A crispy fishwich could pair with beer, but it's even better with a Cremant d'Alsace sparkling wine from France.
Sometimes with organic wine, you might find it easier to forgive any of its "sins" and drink it anyway because it's organic.
However, that is happily not the case with this Cremant d'Alsace from Charles Bauer.
Cremant refers to French sparkling wines made in the traditional method outside the region of Champagne. Secondary fermentation occurs in the bottle along with a minimum aging of 9 months on the lees resulting in its trademark "creamy" texture.
They are typically much less expensive than Champagne but with the same hallmarks of quality. I explored a couple of them previously "alongside" tasting notes from Jancis Robinson.
Tasting French Cremants with Jancis Robinson
Cremants from the Alsace region are distinct because of the grapes have time to ripen in the much warmer climate than Champagne, yielding more fruit forward flavors. Since the juice isn't so tart like many other sparkling wines, little to no sugar is added to them.
Source: The Story Behind Cremant d'Alsace
Such is the case with the Charles Bauer Emotion Cremant d'Alsace Brut. While labeled as dry, it certainly didn't deliver the pucker punch I expected.
I initially tried to pair it with Muenster Grilled Cheese sandwich. Muenster cheese is the American imitation of the washed rind Munster cheese from Alsace.
I just thought a buttery, crispy, ooey, gooey grilled cheese sando would go so well with my sparkling wine.
But I was wrong.
The wine wasn't the problem. I probably just got the wrong brand of Muenster cheese, but it tasted like rubber. When heated between two slices of bread, it tasted like melted rubber. (Sigh).
On a second try, I thought I would cave to the deep fryer. A crispy fishwich goes so well with beer but it could be yum-azing with this wine. Added a side of crispy air fryer fries and some catsup of coarse!
And I suppose one needs to eat salad with fish and chips, so an Alsatian salad delightfully consists of ham, cheese, dijon, parsley, white wine vinegar, parsley, and onion (and not a salad green in sight).
Charles Baur "Emotion" Cremant d'Alsace Brut
40% Auxerrois, 40% Pinot Blanc, and 20% Chardonnay; $20 at K&L Wine Merchants
Certified organic and vegan; aged 24 months prior to disgorgement; planted on clay and limestone soils
The Bauer family settled in the Alsatian town of Eguisheim in the 18th century and remained there ever since. In 1948, Charles Bauer started bottling and selling wine from the family's vineyards. Today the estate is managed by his son and grandson, Armand and Arnaud.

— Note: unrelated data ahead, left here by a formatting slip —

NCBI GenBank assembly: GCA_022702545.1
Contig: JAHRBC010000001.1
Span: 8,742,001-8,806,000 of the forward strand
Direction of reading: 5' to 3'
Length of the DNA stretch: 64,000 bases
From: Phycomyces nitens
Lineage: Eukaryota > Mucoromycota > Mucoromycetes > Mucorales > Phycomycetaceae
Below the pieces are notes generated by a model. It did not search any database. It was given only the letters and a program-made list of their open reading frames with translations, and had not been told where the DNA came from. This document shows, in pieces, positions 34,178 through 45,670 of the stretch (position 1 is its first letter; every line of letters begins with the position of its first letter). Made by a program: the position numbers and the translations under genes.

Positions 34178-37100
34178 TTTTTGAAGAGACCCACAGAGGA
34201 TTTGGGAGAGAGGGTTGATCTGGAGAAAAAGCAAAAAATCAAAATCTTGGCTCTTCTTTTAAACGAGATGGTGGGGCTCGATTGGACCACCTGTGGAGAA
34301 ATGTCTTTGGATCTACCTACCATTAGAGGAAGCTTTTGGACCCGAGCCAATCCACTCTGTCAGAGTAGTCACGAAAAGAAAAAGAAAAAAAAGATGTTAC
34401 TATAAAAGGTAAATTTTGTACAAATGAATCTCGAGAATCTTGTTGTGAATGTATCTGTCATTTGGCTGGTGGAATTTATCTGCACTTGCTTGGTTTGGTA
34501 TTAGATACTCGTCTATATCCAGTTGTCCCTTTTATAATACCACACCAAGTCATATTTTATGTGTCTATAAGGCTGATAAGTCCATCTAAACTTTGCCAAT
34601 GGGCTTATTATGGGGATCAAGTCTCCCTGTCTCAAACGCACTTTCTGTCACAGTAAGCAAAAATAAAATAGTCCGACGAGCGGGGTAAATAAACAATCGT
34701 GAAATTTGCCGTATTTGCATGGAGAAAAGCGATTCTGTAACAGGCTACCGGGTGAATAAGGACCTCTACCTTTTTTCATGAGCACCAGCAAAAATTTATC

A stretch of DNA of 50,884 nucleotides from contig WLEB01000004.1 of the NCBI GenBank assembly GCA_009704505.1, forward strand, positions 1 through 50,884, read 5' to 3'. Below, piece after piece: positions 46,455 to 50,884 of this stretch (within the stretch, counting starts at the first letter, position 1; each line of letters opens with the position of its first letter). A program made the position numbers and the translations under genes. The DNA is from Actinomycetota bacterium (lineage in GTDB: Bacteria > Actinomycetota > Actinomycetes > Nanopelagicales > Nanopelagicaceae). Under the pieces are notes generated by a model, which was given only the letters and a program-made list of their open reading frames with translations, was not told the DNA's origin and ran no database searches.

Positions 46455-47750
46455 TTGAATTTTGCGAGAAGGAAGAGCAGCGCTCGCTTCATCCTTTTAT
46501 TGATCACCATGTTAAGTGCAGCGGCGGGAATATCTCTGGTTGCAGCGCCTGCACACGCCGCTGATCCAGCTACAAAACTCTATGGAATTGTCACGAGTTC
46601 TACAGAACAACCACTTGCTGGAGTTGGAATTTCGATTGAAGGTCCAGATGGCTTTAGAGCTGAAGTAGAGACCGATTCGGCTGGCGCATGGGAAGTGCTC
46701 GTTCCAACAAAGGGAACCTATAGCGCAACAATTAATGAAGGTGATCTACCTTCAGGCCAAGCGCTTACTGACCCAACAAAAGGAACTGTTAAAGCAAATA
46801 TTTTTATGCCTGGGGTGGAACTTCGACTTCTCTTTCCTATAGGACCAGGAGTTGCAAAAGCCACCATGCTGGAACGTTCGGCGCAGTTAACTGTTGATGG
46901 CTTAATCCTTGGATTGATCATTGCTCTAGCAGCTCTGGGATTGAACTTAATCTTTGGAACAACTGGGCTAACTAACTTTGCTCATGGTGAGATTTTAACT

All the grapes for their wines and estate grown and hand harvested. The estate aims for quality over quality in order to produce the finest wines possible. According to Charles Bauer, "A great wine is one where two glasses alone do not suffice, three glasses at a minimum should be drunk!”
- What a nose! pears, white blossoms, ocean fizz, a little bit of yeastiness like champagne
- Soft foam that dissipates quickly
- Tastes like biting into a ripe Bosc pear, kiwi, lemon zest, green apple, and a very pleasing minerality that supposedly other cremants lack
- Starts bold and finish like a tart prosecco
- Picked up more herbaceous notes with the ham and cheese "salad"
- NEXT LEVEL with the fishwich - more nectarine notes, fruit, and all over love fest between fatty fried fish and cremant bubbles
- NOT SO GOOD with the catsup. Crispy potatoes yes, but catsup no. Rings of Metallica, heavy metal, migraines. (Do the French even eat catsup? Doubtful.)
The Last Drop
Wines are like movies sometimes. It's not often I want to watch or drink the same one again. But I would come back to this Cremant D'Alsace from Charles Bauer.
It's got a lot of nuanced flavors; it's organic; and a great price at $20. I would even go back to the website, which is very non-flashy, non-descript, and a bit old fashioned but with a lot of good information, including suggested wine pairings.
The only thing I don't understand is the name. Emotion. Why would you name your wine Emotion?
More Sparkling Wines from Alsace
Learn more about Cremant d'Alsace in these posts from the French Winophiles:
- Cremant Wine Battered Perch; Michigan and French Classics Collide on A Day in the on the Farm
- A Thai Green Curry Lesson + Willm Crémant d’Alsace Brut Rosé on Culinary Adventures with Camilla
- Crémant d’Alsace: An Elegant Sparkling Wine from France on Grape Experiences
- Crémant d’Alsace - Exploring the Nuances of France’s 2nd Favorite Sparkling Wine #Winophiles on Crushed Grape Chronicles
- Crémant d'Alsace: A Candidate for Your House Bubbly on Food Wine Click!
- Crémant d'Alsace Paired with Summer Fish Menus on Always Ravenous
- Crab Crêpes Compliment Crémant d'Alsace for Summer #Winophiles on Wine Predator
- Cheese Hour at the Culinary Cabin with Pierre Sparr Crémant d'Alsace Brut Reserve on Somm's Table
- Porch Sipper of the Year: Crémant d’Alsace on Keep the Peas
- Crispy Fishwich + an Organic Cremant d'Alsace from Charles Bauer on Wineivore
- Try This Traditional French Sparkler For Modern Drinkers on l’occasion
- Baumann-Zirgel Crémant d'Alsace - Your New Champagne Alternative on Wining with Mel
Nicole Ruiz-Hudson says
First, can I just say that I love the phrase "Pucker punch" -- I might have to steal that. I'm a little heartbroken that the Munster didn't work out bc it looks soooo good, but then again so does your fish sandwich and salad!
Wendy Klik says
Great minds....I found the Cremant d'Alsace a perfect pairing with fried fish.
Everything looks delicious (including your rubbery Munster grilled cheese!). I love that you did an Alsatian "Salad"! And your tasting notes "Ocean Fizz", I love that term! So evocative! I will look for this Cremant on the shelf!